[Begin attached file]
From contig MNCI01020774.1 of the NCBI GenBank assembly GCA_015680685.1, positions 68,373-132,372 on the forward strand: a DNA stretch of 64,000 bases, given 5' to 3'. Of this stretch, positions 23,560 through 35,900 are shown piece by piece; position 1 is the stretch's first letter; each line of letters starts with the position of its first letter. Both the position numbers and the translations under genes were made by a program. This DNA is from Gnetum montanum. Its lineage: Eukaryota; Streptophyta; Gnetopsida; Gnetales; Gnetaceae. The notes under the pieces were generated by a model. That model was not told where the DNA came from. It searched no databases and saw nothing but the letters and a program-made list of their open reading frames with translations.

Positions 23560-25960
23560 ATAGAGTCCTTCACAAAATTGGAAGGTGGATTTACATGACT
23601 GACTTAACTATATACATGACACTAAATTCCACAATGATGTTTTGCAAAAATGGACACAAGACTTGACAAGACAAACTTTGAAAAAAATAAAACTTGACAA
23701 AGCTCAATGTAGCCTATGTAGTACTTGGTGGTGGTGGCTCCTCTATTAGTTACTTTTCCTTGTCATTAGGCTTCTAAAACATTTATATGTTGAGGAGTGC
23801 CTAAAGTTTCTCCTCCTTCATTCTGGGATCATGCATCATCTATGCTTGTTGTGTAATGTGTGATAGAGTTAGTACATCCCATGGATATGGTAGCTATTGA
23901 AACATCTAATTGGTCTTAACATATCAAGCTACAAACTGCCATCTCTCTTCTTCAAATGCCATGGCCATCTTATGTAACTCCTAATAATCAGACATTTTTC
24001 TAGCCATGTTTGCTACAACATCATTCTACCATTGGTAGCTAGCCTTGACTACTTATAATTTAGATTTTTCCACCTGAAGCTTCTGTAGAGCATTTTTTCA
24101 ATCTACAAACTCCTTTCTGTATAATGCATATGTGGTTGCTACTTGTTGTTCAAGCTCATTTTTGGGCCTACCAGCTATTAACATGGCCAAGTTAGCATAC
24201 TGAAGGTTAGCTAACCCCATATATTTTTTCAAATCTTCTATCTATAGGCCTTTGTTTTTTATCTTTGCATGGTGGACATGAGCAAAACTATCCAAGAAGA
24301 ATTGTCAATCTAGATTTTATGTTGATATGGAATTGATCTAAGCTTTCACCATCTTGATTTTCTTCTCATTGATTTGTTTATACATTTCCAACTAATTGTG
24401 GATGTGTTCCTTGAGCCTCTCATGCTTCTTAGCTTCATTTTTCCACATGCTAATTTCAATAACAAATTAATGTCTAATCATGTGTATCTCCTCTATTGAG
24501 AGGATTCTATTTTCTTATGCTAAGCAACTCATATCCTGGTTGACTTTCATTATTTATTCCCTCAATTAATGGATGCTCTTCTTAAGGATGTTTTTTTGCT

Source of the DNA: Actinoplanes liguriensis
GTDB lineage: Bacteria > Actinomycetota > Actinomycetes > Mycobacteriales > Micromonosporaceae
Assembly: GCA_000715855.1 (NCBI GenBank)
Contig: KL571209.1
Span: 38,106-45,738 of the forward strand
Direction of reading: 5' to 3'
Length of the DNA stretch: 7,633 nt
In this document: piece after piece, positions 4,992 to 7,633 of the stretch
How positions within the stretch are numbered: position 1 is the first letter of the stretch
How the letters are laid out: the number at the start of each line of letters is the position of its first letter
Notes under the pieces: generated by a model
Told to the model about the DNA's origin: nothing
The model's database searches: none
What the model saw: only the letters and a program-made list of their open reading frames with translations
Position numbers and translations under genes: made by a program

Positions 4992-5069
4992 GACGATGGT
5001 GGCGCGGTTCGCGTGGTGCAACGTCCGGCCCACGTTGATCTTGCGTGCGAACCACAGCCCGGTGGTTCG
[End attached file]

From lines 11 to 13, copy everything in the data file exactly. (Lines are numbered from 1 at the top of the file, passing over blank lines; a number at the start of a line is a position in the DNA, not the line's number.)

24301 ATTGTCAATCTAGATTTTATGTTGATATGGAATTGATCTAAGCTTTCACCATCTTGATTTTCTTCTCATTGATTTGTTTATACATTTCCAACTAATTGTG
24401 GATGTGTTCCTTGAGCCTCTCATGCTTCTTAGCTTCATTTTTCCACATGCTAATTTCAATAACAAATTAATGTCTAATCATGTGTATCTCCTCTATTGAG
24501 AGGATTCTATTTTCTTATGCTAAGCAACTCATATCCTGGTTGACTTTCATTATTTATTCCCTCAATTAATGGATGCTCTTCTTAAGGATGTTTTTTTGCT